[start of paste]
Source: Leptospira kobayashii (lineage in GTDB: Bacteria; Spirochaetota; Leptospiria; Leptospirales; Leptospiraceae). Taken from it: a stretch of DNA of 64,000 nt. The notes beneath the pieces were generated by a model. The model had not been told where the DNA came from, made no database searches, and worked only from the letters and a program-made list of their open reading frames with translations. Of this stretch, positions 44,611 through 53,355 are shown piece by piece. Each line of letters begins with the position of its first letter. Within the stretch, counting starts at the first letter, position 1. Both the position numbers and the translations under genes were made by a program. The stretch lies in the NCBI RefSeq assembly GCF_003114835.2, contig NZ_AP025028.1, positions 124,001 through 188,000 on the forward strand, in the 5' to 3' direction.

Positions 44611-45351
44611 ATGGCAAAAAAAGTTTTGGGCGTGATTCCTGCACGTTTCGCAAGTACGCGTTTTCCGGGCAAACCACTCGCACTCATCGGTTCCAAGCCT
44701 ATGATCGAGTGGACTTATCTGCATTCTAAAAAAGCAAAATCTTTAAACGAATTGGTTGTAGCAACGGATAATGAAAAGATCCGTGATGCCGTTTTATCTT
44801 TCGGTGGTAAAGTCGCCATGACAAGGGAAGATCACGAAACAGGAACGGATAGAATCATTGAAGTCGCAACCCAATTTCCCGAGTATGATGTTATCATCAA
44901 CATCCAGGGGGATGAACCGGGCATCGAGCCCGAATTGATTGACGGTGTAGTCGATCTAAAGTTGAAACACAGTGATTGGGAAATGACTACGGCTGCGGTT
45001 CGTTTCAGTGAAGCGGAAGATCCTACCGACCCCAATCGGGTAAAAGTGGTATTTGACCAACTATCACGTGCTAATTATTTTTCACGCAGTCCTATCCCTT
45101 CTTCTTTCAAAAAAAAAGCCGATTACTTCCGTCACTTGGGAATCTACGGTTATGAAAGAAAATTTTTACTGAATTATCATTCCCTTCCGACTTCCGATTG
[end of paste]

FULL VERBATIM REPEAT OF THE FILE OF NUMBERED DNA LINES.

Source: Leptospira kobayashii (lineage in GTDB: Bacteria; Spirochaetota; Leptospiria; Leptospirales; Leptospiraceae). Taken from it: a stretch of DNA of 64,000 nt. The notes beneath the pieces were generated by a model. The model had not been told where the DNA came from, made no database searches, and worked only from the letters and a program-made list of their open reading frames with translations. Of this stretch, positions 44,611 through 53,355 are shown piece by piece. Each line of letters begins with the position of its first letter. Within the stretch, counting starts at the first letter, position 1. Both the position numbers and the translations under genes were made by a program. The stretch lies in the NCBI RefSeq assembly GCF_003114835.2, contig NZ_AP025028.1, positions 124,001 through 188,000 on the forward strand, in the 5' to 3' direction.

Positions 44611-45351
44611 ATGGCAAAAAAAGTTTTGGGCGTGATTCCTGCACGTTTCGCAAGTACGCGTTTTCCGGGCAAACCACTCGCACTCATCGGTTCCAAGCCT
44701 ATGATCGAGTGGACTTATCTGCATTCTAAAAAAGCAAAATCTTTAAACGAATTGGTTGTAGCAACGGATAATGAAAAGATCCGTGATGCCGTTTTATCTT
44801 TCGGTGGTAAAGTCGCCATGACAAGGGAAGATCACGAAACAGGAACGGATAGAATCATTGAAGTCGCAACCCAATTTCCCGAGTATGATGTTATCATCAA
44901 CATCCAGGGGGATGAACCGGGCATCGAGCCCGAATTGATTGACGGTGTAGTCGATCTAAAGTTGAAACACAGTGATTGGGAAATGACTACGGCTGCGGTT
45001 CGTTTCAGTGAAGCGGAAGATCCTACCGACCCCAATCGGGTAAAAGTGGTATTTGACCAACTATCACGTGCTAATTATTTTTCACGCAGTCCTATCCCTT
45101 CTTCTTTCAAAAAAAAAGCCGATTACTTCCGTCACTTGGGAATCTACGGTTATGAAAGAAAATTTTTACTGAATTATCATTCCCTTCCGACTTCCGATTG